Softline Eyeing New Frontiers at 10th Anniversary
Jill Rowen -- Home Textiles Today, October 20, 2011
The Carr brothers: Rodney (l) and Jason
In fact, speak to them for a few minutes and their energy is contagious. The distributors of ready-made curtains, decorative pillows, and fabrics continues to thrive despite weathering some intense economic storms. And, they have big plans for the next 10 years and beyond.
They are no strangers to adversity. Case in point: starting the business in the midst of 9/11 chaos that made it difficult for then Toronto-based Rodney to get a Visa to work with Jason in Los Angeles. And, when the U.S. economy imploded in 2009, Softline's response: expand into Montreal, Canada with a showroom and full distribution center.
Today, Softline's products are distributed not only to major retailers domestically and in Canada but also exported to customers in Puerto Rico, Mexico, South America, New Zealand and Australia. The company operates showrooms in Los Angeles, as well as in New York, Atlanta and Montreal.
"The reason we've been successful in these adverse times is that we always followed our business plan and our vision," said Jason. "We were not greedy. We always put money back into the company."
That included continuing to advertise and make smart use of new media even during a crunch. Softline created an industry buzz with a short film about the company in 2007, and has a well-followed Facebook page, a blog and an active website, which is being revamped. "We want our customers to have as many sales tools as possible," said Jason. "The photography you see on the website is not just panels next to a chair and lamp; it's a real lifestyle approach."
The tenacity at the beginning - Rodney on the road 300 nights out of the year and a presence at 40 trade shows a year during the company's infancy - paid off with a large order from Jo-Anne Fabric for decorative fabrics. In 2004, the company began marketing ready-made panels, a move that opened up its customer base to the big national chains. Decorative pillows came next.
According to Rodney, Softline's focus on "affordable elegance" and its use of polyester fabrics designed to look like silk gave the company a specialty niche that was a hit with customers.
Now the plan is to continue to innovate in product development and in how it services customers. The company recently announced an exclusive partnership deal with GuardIn Natural Fabric Protection, which uses all-natural technology to make fabric anti-bacterial and flameresistant as well as stain- and water-repellant.
Bedding is the newest venture, with a modern product line of coverlets to be shown at the upcoming New York Home Fashions Market. And down the road, the brothers have an eye on a brand prize. "We're doing our homework right now, looking at designers and corporate brands. We're a strong brand and recognize the advantages of having both brands and private labels," said Jason.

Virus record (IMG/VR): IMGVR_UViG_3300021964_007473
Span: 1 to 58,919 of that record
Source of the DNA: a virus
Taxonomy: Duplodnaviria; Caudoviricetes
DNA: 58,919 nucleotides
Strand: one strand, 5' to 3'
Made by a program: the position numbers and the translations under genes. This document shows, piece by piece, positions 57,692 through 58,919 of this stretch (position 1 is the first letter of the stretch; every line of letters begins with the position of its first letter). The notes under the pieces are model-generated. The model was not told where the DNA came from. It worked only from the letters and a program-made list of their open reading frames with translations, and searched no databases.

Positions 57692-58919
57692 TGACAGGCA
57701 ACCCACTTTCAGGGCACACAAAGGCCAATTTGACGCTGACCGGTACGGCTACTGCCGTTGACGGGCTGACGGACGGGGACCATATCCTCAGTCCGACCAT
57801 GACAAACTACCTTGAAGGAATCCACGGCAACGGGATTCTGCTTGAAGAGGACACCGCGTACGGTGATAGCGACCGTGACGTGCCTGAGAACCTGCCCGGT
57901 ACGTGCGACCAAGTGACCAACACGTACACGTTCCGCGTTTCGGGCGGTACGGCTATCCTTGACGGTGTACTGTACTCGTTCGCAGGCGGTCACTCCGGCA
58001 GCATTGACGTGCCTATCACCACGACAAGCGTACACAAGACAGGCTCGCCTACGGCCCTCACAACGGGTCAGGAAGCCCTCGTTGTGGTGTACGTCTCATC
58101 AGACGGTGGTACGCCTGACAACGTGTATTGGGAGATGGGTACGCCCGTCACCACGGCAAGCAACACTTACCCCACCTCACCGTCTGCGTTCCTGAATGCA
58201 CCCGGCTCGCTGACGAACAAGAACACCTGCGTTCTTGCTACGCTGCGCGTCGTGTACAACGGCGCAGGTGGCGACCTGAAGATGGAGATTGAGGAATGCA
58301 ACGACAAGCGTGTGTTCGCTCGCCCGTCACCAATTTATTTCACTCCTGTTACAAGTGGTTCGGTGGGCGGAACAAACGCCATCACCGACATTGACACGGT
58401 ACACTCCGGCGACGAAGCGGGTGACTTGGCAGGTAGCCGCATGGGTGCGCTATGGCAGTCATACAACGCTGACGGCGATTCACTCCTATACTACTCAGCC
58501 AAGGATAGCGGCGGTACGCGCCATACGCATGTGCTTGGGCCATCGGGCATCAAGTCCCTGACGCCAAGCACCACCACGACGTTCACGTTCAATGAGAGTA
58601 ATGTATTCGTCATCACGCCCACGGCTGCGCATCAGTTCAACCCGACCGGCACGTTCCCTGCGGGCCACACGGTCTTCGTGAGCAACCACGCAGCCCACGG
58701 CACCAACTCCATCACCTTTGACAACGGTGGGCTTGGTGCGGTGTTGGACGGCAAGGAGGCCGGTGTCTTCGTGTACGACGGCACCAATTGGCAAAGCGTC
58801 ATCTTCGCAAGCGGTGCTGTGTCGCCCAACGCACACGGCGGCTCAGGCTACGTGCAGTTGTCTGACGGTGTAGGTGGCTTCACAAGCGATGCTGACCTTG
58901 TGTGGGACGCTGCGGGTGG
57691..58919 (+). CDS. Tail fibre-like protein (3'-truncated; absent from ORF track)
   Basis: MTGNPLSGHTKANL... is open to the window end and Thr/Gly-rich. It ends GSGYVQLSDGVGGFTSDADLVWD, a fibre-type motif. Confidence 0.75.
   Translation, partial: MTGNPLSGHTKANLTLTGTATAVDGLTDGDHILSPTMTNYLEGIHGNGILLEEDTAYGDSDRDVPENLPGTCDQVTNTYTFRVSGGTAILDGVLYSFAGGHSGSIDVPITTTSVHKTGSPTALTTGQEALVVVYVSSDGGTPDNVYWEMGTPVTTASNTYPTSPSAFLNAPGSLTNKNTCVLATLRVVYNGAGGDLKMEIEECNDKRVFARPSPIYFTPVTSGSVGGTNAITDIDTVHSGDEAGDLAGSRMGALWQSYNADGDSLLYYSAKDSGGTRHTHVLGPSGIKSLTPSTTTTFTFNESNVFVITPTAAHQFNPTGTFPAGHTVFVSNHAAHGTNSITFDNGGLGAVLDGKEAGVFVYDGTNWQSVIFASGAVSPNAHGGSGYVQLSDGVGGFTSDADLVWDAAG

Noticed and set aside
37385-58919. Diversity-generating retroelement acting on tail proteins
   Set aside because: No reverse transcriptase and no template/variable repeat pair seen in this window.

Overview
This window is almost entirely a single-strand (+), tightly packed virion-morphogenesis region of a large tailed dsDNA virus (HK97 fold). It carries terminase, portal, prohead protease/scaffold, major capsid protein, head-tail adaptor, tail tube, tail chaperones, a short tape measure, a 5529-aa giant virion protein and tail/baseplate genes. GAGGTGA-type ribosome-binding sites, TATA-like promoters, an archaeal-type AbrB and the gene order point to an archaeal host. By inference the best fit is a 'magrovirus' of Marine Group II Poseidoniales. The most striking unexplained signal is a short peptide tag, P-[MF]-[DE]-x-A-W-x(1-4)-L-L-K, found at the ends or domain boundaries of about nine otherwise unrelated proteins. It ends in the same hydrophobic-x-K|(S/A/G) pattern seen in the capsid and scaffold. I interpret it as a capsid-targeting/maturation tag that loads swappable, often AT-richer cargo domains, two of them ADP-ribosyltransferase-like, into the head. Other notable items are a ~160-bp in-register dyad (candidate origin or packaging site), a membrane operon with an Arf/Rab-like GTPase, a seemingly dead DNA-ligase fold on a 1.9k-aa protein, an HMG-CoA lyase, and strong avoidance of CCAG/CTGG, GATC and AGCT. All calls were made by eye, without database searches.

What has changed over the last 10 years? "We have retailers taking our calls quicker," noted Jason. Added Rodney: "Retailers don't give you 1,000-store orders any more. There is a lot more testing of programs for 100 to 150 stores," he said.
One other remarkable thing about the Carrs: how well they get along. The brothers are close and have forged a productive working relationship with seemingly little familial conflict. "We know our strengths and respect each other's talents," noted Rodney. While Jason is the buying and operations guy, Rodney has always been more of the sales guy.
The easy sibling camaraderie is evident in their relationship. Asked to name milestones, Rodney doesn't hesitate: "When the company was profitable enough that I could afford to move out of Jason's L.A. apartment."
For Jason, it was finishing the Los Angeles marathon with his brother in order to get Rodney to stop smoking. Both accomplished their goal. The family camaraderie is also pivotal in how it treats its employees. The company provides full health care coverage, profit incentives and even English classes for non-native speakers, and prides itself on the low turnover since the company began.
A 2004 HTT article had this to say: "Softline wants to become a leader in design and styling, stay aggressive in product development, increase its importance to existing customers and offer products that retailers haven't seen, added the brothers."
That, at least, hasn't changed. "That's exactly what we still live by," they both agreed.
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